Family is the heart of all that we do and believe in. We became interested in living a more sustainable lifestyle when we started to realize that we were raising our family to embrace a society of consumerism. We did not know where our food came from; meals were prepared out of a packaged box that boasted 10 minutes or less at the dinner table (that also came with a host of preservatives, artificial flavors, synthetics, artificial food coloring, and were highly processed). When we decided to buy our home, we found 13 acres of beautiful land, and here we decided we would create a farm.
We built a big garden where we began to grow and preserve our own produce. We constructed a pole barn to house our animals and store their feed. We purchased a dairy goat and then produced our own raw, unpasteurized milk. We tapped our Maple trees and cooked our own Maple syrup. We became increasingly interested in honeybees and now harvest the golden nectar, eating it as a daily nutrient supplement and food additive. We built a coop and raised chickens and collected their beautiful eggs. We made our own soap, lotion, lip balms, and laundry soap. We were learning how to live as our own producers of a chemical free home. The food started being scratch made, daily. We stopped buying breads, milk, eggs, canned vegetables and made our own. Dinner time is celebrated, sacred family time. We eat on real plates with fabric napkins. We enjoy spending an hour together around the table, talking about our day, sharing stories, laughing, dreaming...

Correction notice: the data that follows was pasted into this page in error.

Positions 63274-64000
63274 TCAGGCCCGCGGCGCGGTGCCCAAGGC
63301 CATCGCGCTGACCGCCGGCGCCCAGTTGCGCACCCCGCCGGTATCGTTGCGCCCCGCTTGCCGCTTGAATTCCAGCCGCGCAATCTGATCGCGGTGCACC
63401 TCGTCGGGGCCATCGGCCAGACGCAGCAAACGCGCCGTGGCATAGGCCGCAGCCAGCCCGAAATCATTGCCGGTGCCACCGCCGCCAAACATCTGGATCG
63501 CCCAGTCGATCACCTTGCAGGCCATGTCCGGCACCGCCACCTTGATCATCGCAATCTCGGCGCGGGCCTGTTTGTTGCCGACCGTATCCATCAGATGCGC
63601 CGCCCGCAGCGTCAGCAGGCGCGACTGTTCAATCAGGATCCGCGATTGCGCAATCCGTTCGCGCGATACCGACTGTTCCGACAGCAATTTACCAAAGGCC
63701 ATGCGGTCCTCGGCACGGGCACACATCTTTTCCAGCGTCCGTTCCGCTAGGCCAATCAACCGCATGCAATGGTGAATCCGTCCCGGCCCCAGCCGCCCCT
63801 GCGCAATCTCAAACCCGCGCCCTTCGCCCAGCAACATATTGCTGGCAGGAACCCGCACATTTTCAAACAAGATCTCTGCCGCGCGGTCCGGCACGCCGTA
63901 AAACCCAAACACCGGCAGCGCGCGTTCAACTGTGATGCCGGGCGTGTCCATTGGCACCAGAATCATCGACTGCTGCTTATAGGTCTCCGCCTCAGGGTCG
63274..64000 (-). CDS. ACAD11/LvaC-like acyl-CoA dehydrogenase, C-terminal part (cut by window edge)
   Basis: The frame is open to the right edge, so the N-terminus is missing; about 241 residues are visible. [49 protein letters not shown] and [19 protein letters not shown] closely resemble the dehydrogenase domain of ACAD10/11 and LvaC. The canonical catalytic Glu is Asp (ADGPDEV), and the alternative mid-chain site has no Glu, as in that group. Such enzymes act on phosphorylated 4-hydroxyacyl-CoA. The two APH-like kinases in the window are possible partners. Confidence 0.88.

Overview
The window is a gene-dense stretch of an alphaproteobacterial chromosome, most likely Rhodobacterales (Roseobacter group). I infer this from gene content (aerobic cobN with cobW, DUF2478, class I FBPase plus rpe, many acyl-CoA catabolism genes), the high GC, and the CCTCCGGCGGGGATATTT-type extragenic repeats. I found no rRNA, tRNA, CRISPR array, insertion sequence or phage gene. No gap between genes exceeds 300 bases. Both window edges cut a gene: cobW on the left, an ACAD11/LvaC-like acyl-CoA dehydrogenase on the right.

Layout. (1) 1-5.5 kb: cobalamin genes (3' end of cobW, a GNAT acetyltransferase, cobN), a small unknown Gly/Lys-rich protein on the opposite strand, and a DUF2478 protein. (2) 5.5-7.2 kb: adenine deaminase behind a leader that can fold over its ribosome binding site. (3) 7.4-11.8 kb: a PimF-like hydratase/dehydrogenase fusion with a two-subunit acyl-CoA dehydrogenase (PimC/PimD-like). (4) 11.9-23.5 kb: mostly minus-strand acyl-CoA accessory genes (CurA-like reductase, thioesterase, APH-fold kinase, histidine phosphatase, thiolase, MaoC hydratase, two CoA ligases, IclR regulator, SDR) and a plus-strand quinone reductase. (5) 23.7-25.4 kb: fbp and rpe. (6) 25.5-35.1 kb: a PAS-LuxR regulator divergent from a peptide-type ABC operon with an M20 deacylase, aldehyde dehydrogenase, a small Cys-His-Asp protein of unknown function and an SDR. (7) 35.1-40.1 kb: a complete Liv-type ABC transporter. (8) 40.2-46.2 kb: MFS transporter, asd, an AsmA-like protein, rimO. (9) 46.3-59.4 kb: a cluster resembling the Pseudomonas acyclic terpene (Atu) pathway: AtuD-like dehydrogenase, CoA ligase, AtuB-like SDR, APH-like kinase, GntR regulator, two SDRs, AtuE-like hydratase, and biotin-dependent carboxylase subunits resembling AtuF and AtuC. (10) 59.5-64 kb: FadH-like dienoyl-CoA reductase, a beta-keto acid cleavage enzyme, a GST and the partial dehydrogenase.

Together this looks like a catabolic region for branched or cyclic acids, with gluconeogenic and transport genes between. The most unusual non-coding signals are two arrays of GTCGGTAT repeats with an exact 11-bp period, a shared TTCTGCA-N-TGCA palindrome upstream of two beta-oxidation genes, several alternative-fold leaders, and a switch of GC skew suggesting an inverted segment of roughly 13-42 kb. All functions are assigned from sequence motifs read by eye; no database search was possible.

We've raised our children to know where their food comes from and how to appreciate the delicate beauty and balance of life. The farm's vision has changed as we have grown. But, little by little, we took on new challenges, one at a time. The learning curve has been immense: challenging, frustrating, demanding, sometimes heartbreaking, and yet beautifully rewarding all at the same time. We celebrated new life with each birth or new blessing adopted to our working farm. We mourned the loss of them with each, death, too. Knowing that life is fragile, valuable, important, and worth respecting became such an invaluable life lesson for our children.
At the end of the day, we are tired; some days utterly exhausted. We both work full time in our "other" 9-5 type professional careers. There is so much to do on a farm, that it usually means we are up before sunrise and not hitting the bed till after dark, but we wouldn't do it any other way. Because, the bottom line is... while the work is hard, yet rewarding, we are doing it together, as a family. We share this life together, growing, bonding, learning, laughing and crying.
We are but one small family. Our lifestyle choice is not one for everyone, we realize that. It's been a lot of learning along the way, and each day our future dreams and visions continue to shape and grow in ways we didn't originally anticipate, but we are anxious to see what awaits with the dawn of each new day.